No charges for shooter of 13-year-old boy killed in Ohio
Megan Reed, mother of Sinzae Reed, speaks to the press on Jan. 1, 2023, in Columbus, Ohio. | Screengrab via WSYX

COLUMBUS, Ohio—No murder charge will be filed against the killer of a 13-year-old boy following a grand jury hearing in which county prosecutors presented evidence that differed dramatically from all previous reports.

Kreig Butler, 37, faced potential prosecution for murder following the shooting death of Sinzae Reed in October 2022. Police accounts and local reporting at the time described Butler, who is white, as having exited a moving pickup truck to fire multiple shots at Reed, resulting in the death of the boy a short time later. Butler was identified by witnesses at the scene and arrested the following day.

Until this week, there was no indication that Reed was armed, although the Franklin County prosecutors accepted Butler’s claim of self-defense and released him without charge shortly after his arrest.

13-year-old Sinzae Reed. | Courtesy of the Reed Family

The lack of transparency from Columbus police and the clear injustice surrounding the release of the killer of an unarmed child caused an uproar in the local Black community, with Reed’s family members openly questioning the commitment of police and the city government to the safety of the community.

Now, a grand jury has declined to approve the murder charge against Butler after being presented with new testimony from witnesses produced by the police and the county prosecutor. According to new local reporting, at the time of his arrest, Butler claimed that Reed had fired a gun at him first and that witnesses at the scene would be able to corroborate his story.

Butler was unable to provide the names of these witnesses, but that did not deter police from conducting an extensive search of the local neighborhood on his behalf which eventually produced three witnesses who were willing to tell the grand jury that they had seen Reed fire a gun at Butler.

The prosecutor also produced testimony from local residents who had not seen the shooting but who had described the sounds of gunfire that appeared to come from multiple directions.

Finally, the police’s three star witnesses all provided consistent testimony that they had seen an unknown resident remove what they assumed was a firearm from Reed’s hand prior to the arrival of police at the scene.

No weapon or bullet casings were ever found at the scene. No bullet holes were identified in Butler’s truck or anywhere at the scene. There does not appear to be any physical evidence that Reed possessed a weapon of any kind.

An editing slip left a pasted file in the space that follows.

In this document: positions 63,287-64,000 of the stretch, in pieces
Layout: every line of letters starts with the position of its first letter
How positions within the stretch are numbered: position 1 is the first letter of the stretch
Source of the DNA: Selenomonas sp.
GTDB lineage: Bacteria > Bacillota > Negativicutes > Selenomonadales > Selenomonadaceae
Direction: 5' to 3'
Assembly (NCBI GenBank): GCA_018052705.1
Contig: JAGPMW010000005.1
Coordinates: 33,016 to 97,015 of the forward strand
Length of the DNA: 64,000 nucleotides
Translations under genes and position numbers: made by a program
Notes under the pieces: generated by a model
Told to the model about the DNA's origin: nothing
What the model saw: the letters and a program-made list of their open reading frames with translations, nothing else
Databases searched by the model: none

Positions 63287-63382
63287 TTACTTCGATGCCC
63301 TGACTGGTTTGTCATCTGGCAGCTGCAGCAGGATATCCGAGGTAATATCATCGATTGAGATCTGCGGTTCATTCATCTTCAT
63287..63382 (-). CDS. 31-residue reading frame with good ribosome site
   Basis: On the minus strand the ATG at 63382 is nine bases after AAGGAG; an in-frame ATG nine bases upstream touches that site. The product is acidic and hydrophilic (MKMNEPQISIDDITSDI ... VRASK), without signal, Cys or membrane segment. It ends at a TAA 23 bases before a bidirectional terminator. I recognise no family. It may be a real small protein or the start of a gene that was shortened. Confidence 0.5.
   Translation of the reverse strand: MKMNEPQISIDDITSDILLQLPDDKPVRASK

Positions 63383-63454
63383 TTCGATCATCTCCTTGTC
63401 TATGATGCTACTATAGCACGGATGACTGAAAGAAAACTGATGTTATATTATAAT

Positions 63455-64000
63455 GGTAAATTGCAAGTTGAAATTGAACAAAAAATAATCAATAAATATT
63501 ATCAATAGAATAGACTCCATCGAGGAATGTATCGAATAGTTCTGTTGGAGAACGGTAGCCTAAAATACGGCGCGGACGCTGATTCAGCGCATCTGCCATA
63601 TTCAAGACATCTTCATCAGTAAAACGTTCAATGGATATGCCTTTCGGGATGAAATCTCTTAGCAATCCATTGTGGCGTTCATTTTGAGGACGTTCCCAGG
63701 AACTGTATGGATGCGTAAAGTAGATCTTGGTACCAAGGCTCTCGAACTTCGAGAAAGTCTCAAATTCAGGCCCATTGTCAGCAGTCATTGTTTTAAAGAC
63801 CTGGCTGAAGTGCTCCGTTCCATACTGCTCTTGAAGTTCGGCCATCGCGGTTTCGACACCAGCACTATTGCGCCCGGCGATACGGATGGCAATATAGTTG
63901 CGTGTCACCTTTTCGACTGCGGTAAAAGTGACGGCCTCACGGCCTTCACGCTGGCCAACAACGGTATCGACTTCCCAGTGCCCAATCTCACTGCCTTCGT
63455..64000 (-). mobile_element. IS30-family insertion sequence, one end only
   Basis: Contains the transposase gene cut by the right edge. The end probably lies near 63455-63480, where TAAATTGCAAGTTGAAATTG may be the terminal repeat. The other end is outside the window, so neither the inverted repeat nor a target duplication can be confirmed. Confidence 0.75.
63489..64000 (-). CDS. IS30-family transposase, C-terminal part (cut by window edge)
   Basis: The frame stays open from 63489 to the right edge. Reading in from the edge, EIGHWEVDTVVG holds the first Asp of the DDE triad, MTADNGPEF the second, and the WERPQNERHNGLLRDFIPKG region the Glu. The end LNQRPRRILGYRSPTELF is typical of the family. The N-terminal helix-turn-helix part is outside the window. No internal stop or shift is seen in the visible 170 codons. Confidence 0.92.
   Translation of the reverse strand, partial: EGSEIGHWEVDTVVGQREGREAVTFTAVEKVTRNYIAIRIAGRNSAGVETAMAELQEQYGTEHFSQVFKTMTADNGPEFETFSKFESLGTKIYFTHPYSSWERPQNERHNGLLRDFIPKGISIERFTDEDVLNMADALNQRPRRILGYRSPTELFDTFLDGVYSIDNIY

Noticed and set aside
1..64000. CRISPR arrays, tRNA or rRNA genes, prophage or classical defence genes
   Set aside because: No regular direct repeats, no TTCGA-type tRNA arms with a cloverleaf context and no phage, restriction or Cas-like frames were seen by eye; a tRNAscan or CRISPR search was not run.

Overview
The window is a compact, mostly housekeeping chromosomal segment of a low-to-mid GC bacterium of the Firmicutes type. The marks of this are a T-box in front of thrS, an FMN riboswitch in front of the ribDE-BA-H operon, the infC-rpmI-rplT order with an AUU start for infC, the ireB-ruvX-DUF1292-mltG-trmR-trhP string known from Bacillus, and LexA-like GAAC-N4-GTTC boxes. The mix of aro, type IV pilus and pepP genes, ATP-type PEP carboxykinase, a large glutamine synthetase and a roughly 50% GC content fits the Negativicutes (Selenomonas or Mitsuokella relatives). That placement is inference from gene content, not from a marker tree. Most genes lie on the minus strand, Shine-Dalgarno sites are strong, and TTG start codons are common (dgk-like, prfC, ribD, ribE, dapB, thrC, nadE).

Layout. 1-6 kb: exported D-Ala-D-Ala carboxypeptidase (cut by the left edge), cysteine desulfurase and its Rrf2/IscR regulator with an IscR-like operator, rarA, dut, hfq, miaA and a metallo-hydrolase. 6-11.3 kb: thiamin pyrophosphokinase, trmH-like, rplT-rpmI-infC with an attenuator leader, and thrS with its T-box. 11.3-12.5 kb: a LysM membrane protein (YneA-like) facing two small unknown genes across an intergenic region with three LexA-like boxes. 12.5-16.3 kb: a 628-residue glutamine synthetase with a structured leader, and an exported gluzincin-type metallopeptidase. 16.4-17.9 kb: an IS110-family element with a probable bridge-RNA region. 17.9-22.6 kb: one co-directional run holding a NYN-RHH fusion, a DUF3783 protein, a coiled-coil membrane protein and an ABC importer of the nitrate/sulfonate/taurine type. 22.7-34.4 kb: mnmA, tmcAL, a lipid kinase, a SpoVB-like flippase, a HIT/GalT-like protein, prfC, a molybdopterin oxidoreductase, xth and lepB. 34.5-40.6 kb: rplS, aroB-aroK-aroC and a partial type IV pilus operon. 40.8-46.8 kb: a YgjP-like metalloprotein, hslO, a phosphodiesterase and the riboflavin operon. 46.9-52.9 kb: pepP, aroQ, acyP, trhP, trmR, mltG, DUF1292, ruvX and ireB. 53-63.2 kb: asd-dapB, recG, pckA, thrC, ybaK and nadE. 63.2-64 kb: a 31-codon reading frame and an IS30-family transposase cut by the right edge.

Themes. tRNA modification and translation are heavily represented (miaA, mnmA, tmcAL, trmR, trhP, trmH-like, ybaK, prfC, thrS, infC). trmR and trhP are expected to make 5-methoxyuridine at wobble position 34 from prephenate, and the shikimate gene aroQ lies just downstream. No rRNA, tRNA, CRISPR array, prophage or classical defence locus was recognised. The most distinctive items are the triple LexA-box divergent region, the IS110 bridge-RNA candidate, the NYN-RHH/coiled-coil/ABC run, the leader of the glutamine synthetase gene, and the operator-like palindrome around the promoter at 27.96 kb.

Krieg Allen Butler, the man who shot and killed Sinzae Reed. | Franklin County Sheriff’s Office

Butler has admitted to having disposed of his own firearm in the aftermath of the shooting and has been charged with felony improper handling of firearms in a motor vehicle and tampering with evidence. He is being held in Franklin County jail, and no court date has been announced on those charges yet. Butler does not appear to have been asked to explain why he felt the need to dispose of his firearm if he was acting in self-defense.

In the state of Ohio, a grand jury composed of nine randomly selected registered voters decide whether there is enough evidence to proceed with a trial for felony charges. Prosecutors have unilateral jurisdiction over the content and presentation of evidence presented to the grand jury. Grand jury hearings are closed to the public. The identity of witnesses and transcripts of the proceedings are not made public. It is the policy of the Franklin County Prosecutor to present evidence to a grand jury for all fatal shooting cases.

A representative of the Reed family, DeJuan Sharp, spoke with reporters after the hearing. “If you’re Black, you can die in any manner and no one cares. They had no gun ever found. There has been no gunshots, no bullet holes in Krieg’s car, no bullet holes in any building.”



David Hill
David Hill

David Hill is a member of the Mike Gold Writer’s Collective. He follows labor, LGBTQ rights, policing, and other issues. He is a member of the National Writers Union and Freelance Solidarity Project.